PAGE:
But opinion polls around the world have continued to show an increase in negative perceptions of America.
"Attitudes have grown much more negative in many parts of the world," said Richard Wike, senior researcher with the Pew Global Attitudes Project in Washington.
Trusted aide
Public support for the United States has even declined among allies such as Germany and Britain.
Wike's said the strongest negative view of the US was in the Muslim world.
Hughes was known for her fast-talking, exuberant style - a characteristic that occasionally backfired, especially in the Middle East.
As public diplomacy chief, she set up rapid-response units to respond to negative articles and gave ambassadors and other senior officials the authority to speak out to change public views about the US.

Hughes said: "I feel that I have done what Secretary Rice and President Bush asked of me by transforming public diplomacy and making it a national security priority."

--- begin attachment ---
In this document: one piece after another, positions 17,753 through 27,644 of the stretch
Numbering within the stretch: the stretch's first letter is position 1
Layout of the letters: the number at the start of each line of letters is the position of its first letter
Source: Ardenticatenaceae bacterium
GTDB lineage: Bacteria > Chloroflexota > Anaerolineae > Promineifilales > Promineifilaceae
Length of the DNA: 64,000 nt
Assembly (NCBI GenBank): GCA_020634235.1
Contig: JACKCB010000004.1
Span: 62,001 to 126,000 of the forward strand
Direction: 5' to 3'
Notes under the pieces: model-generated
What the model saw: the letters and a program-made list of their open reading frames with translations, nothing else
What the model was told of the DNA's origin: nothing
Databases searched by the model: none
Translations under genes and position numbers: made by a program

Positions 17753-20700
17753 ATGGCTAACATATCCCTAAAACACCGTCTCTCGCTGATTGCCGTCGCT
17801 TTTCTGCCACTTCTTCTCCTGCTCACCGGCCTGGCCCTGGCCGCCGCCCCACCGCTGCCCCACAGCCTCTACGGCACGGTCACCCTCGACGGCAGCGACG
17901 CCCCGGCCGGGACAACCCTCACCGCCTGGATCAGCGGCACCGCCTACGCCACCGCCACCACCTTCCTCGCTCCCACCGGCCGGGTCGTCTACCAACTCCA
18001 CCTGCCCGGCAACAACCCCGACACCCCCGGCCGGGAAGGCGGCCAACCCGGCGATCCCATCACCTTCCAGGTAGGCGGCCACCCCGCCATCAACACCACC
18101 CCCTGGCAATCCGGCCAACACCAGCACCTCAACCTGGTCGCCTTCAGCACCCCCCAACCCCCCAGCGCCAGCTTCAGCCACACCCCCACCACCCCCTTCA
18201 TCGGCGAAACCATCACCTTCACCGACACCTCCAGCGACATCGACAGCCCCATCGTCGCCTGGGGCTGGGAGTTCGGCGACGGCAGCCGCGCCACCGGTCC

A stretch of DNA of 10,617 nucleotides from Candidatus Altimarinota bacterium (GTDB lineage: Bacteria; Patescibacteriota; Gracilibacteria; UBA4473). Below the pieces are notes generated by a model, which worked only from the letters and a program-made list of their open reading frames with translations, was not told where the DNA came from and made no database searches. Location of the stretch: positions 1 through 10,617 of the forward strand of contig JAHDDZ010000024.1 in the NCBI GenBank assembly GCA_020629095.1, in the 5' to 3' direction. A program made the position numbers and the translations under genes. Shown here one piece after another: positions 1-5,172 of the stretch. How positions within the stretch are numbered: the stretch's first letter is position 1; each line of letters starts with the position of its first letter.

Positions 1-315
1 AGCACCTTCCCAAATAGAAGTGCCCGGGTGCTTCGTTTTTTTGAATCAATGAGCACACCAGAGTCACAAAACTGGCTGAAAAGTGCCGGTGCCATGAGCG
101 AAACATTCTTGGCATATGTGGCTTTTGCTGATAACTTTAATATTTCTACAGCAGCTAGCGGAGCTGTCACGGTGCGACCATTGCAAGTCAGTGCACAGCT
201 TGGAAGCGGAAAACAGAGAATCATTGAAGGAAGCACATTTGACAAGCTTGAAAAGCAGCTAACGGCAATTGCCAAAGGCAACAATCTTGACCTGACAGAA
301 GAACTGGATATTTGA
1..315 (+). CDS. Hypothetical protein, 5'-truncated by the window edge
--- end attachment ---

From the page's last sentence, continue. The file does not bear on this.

Hughes had been close to Bush since before he entered politics by running for governor of Texas in 1994.

Apart from controversial political adviser Karl Rove, who resigned earlier this year, she was perhaps his most trusted aide.

She still regularly lunches with the president after her trips abroad.
'Valued adviser'
Condoleezza Rice, the secretary of state, said the former television reporter would remain as a consultant for the department.
Rice said: "She will obviously leave a very big hole and big shoes to fill. She will remain a valued adviser to me."

Rice is one of the few remaining members of Bush's original team and she has said she plans to stay on until the end of his term.
Hughes will return to her home in Austin, Texas, where her husband remained while she took on the state department job.

She ran communications for Bush's first presidential election campaign in 2000 and was a counsellor during his initial 18 months in office before quitting for the first time.

She helped handle communications for Bush's 2004 re-election run.